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A clasping of hihat and a repeated in two bass frame starts off Kryptonite Smokes the Red Line, followed by a trombone which whines and waws its understanding of a "oops-you-lose" melody. Digital manipulation infects the percussion, as the song wanders into its first bridge, an undertow somewhere beneath the unstable molecule, striving to maintain its form.

The Unstable Molecule is Isotope 217’s first album, released by Thrill Jockey on November 4, 1997. It is a short album, full of riddles and jazz riders of the purple sun. Water imagery in the song titles persist here and the music has a quality to it that compliments.

Beneath the Undertow’s hopping trombone and trumpet interaction, choosing to dance over the tight-scaling bass and double drum set rhythm playing accent a mood of spinning, falling, and somehow propelling oneself to take flight. And then Rob Mazurek’s (Chicago Underground Duo) sweet cornet tones solo into tempered transmigratory tension, everything in pursuance of the vibe, which can be anywhere, sleeping—waiting to be woken up. The instability of the molecule’s own relationship with the jazz they communicate through becomes more evident, as the synthesizers burble and pitch-high, rising to meet the star people notes of Mazurek’s cornet.

Nothing on earth is quite like La Jeteé, a Tortoise song originally titled Jetty, reflecting the short film of the same name. In this moodier, more subtly painted version, the bass crawls, searching forward in its simple three-note per bar format, while both the trombone and cornet get themselves ready for some light, black-tie soloing that invigorate the vibe further. Sara P. Smith’s trombone is the real treat here, slightly hooked in to a delay box, giving it a warm counter-effect that compliments her breathy playing. The reluctance of Poppy Brandes’ cello is enlightening. One must listen very closely to hear it at all—making everything closer, almost breaking underneath the soft plucking of Jeff Parker’s (Tortoise) guitar.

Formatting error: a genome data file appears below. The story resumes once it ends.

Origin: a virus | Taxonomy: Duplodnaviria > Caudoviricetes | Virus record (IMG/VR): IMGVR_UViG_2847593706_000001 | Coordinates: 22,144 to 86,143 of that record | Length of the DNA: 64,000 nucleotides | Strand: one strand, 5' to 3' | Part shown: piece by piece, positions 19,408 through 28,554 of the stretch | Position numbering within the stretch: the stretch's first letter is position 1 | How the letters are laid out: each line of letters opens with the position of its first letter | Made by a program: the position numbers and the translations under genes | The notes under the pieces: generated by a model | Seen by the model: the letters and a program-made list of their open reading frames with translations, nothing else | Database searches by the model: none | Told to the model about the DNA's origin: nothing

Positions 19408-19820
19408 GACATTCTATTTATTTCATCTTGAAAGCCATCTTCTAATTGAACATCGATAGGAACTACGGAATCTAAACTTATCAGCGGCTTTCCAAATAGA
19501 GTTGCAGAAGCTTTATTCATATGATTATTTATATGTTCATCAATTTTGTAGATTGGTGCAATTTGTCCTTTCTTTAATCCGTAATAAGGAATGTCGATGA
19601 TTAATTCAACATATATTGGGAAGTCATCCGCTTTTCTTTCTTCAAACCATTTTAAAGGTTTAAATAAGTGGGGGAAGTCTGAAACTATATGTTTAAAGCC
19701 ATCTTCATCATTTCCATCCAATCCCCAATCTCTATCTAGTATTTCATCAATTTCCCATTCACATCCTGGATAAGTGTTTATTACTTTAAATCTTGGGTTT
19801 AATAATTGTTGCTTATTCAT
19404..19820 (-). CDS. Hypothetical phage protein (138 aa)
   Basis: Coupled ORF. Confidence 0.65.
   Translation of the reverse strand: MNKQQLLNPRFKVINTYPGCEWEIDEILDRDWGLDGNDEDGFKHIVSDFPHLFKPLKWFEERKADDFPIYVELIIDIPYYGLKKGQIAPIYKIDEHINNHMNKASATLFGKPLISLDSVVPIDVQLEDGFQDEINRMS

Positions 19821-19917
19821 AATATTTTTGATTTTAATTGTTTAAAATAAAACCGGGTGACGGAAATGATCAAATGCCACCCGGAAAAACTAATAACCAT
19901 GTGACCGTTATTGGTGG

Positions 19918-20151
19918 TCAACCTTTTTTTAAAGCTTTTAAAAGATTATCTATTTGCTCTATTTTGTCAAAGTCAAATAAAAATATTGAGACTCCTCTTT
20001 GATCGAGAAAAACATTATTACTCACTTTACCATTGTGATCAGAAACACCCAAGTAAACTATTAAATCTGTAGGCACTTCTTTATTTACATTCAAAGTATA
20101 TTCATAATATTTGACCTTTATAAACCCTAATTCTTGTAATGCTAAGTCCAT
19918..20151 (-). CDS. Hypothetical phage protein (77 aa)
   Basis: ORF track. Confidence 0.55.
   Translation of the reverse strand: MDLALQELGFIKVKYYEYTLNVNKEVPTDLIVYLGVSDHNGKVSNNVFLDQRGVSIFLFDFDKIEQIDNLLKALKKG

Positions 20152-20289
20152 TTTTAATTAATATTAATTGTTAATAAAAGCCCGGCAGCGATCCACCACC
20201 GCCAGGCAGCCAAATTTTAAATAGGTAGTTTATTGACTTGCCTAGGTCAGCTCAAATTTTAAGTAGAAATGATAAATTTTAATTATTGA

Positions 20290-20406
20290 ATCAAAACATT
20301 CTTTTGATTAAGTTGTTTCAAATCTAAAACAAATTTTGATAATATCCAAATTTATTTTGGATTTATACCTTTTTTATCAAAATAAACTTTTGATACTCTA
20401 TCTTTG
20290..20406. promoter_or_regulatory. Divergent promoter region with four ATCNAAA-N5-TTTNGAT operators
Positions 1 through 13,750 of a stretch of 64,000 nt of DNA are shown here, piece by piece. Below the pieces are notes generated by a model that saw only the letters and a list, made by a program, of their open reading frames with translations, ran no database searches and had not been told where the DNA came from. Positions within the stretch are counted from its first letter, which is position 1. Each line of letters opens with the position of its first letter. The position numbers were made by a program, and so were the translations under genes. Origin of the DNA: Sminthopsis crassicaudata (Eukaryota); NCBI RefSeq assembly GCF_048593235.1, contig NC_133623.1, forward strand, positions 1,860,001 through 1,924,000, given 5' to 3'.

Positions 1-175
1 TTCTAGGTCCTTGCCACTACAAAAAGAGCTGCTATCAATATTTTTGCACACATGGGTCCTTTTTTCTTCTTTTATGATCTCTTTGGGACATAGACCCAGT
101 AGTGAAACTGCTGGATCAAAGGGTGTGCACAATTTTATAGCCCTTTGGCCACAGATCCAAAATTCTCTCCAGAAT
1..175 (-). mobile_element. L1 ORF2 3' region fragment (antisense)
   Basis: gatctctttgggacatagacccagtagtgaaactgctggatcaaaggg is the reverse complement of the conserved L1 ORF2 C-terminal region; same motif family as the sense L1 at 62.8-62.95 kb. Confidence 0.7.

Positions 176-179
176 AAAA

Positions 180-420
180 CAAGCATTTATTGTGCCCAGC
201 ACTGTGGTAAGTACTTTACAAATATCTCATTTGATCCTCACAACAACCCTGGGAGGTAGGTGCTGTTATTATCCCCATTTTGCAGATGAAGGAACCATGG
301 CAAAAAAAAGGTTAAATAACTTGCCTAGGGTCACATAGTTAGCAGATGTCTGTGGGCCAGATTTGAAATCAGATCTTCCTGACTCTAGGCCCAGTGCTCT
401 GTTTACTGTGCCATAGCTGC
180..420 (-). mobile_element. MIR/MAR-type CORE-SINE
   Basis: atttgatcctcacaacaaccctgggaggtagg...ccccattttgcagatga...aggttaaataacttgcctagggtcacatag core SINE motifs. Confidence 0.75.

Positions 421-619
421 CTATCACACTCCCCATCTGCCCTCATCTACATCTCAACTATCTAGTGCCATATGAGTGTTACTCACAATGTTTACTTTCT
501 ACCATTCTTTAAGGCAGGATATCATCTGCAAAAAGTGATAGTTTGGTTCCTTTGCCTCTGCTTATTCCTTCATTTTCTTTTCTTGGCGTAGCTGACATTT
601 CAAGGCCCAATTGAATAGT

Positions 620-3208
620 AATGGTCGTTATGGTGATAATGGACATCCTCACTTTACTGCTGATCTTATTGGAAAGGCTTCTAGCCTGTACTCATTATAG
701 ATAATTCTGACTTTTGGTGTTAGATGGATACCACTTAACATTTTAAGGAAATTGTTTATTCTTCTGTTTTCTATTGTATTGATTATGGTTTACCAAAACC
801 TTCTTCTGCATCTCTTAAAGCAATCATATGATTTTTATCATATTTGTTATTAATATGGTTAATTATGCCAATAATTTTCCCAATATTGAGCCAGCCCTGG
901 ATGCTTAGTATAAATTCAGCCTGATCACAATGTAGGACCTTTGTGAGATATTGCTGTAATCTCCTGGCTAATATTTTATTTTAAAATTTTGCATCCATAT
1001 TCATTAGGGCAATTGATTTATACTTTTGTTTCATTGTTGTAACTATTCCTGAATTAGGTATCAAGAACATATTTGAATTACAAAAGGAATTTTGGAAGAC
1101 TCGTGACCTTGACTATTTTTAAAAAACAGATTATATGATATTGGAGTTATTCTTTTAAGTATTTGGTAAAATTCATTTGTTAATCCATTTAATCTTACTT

Jeff Parker never really stretches out into his unique guitar playing until Phonometrics, a song with a definite head riff that they repeat for a few bars before going into the bridge and changes, where his skillful hands navigate his guitar’s strings to rounded distortion effects, while maintaining this crisp, familiar jazz guitar sound.

Prince Namor starts out slow, and heads into the most cacophonous territory the album ever visits, acting as a precursor to the raucous fun to come in 2000’s Who Stole the I Walkman?. Audio Boxing hints at a heavy-bass big-band sound that the Isotope only explore for about three minutes before leaving the listener with cold-hearted silence. This is the sound that will be picked up for their second album, The Utonian Automatic.

The Unstable Molecule, when I first heard it in 1999 was a kind of revelation for me, a second step into an entire musical world that I will be exploring for the rest of my life. After getting into Tortoise’s TNT my first semester of college in 1998, I was excited to hear more of what was coming out from these guys, and so I purchased this album and The Sea and Cake’s The Fawn. Together, they form a triad-memory that warms my heart like oat meal.

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